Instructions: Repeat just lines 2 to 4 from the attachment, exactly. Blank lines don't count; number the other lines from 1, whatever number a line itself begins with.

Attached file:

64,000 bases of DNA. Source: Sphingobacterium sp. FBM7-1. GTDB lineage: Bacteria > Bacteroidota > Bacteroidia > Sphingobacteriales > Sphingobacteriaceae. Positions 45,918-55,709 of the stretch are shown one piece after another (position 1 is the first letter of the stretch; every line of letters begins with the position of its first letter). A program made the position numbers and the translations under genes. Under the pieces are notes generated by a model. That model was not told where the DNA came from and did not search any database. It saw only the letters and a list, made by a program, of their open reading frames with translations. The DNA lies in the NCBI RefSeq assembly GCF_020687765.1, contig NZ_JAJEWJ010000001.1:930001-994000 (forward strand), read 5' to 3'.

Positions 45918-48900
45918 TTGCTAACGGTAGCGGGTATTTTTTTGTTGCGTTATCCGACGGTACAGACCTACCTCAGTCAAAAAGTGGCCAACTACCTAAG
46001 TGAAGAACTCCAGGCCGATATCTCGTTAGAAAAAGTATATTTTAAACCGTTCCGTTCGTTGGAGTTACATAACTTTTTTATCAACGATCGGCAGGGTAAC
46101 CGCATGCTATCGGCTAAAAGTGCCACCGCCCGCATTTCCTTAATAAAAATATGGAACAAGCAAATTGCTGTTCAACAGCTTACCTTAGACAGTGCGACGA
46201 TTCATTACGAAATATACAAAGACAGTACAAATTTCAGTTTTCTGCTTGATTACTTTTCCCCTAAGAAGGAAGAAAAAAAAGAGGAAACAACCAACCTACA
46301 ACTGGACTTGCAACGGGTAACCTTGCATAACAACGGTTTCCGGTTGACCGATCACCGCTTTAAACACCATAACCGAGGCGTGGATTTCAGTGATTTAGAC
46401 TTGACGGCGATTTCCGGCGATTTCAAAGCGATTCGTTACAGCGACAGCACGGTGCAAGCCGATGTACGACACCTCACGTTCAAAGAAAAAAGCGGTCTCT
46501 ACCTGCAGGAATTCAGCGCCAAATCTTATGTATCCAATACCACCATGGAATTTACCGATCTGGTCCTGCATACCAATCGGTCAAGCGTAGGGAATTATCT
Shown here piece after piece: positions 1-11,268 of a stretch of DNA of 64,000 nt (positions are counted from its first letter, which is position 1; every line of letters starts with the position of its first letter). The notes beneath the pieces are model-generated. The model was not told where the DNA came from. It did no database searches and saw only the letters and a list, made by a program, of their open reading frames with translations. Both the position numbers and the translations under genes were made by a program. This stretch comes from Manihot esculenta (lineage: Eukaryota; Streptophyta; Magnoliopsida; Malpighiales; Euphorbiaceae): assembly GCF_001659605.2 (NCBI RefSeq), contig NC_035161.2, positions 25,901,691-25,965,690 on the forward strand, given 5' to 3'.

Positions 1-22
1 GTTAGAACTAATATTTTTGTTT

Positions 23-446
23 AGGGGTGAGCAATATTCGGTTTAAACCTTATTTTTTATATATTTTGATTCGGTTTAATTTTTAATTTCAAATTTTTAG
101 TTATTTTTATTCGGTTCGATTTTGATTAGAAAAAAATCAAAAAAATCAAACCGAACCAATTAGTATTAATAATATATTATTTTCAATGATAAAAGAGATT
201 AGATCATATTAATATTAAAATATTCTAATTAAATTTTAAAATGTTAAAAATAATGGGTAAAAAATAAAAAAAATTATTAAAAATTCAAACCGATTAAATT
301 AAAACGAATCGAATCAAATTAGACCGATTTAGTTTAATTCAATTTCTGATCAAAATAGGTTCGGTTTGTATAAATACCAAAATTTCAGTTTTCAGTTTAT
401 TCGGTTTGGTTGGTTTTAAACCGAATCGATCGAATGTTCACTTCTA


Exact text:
Positions 45918-48900
45918 TTGCTAACGGTAGCGGGTATTTTTTTGTTGCGTTATCCGACGGTACAGACCTACCTCAGTCAAAAAGTGGCCAACTACCTAAG
46001 TGAAGAACTCCAGGCCGATATCTCGTTAGAAAAAGTATATTTTAAACCGTTCCGTTCGTTGGAGTTACATAACTTTTTTATCAACGATCGGCAGGGTAAC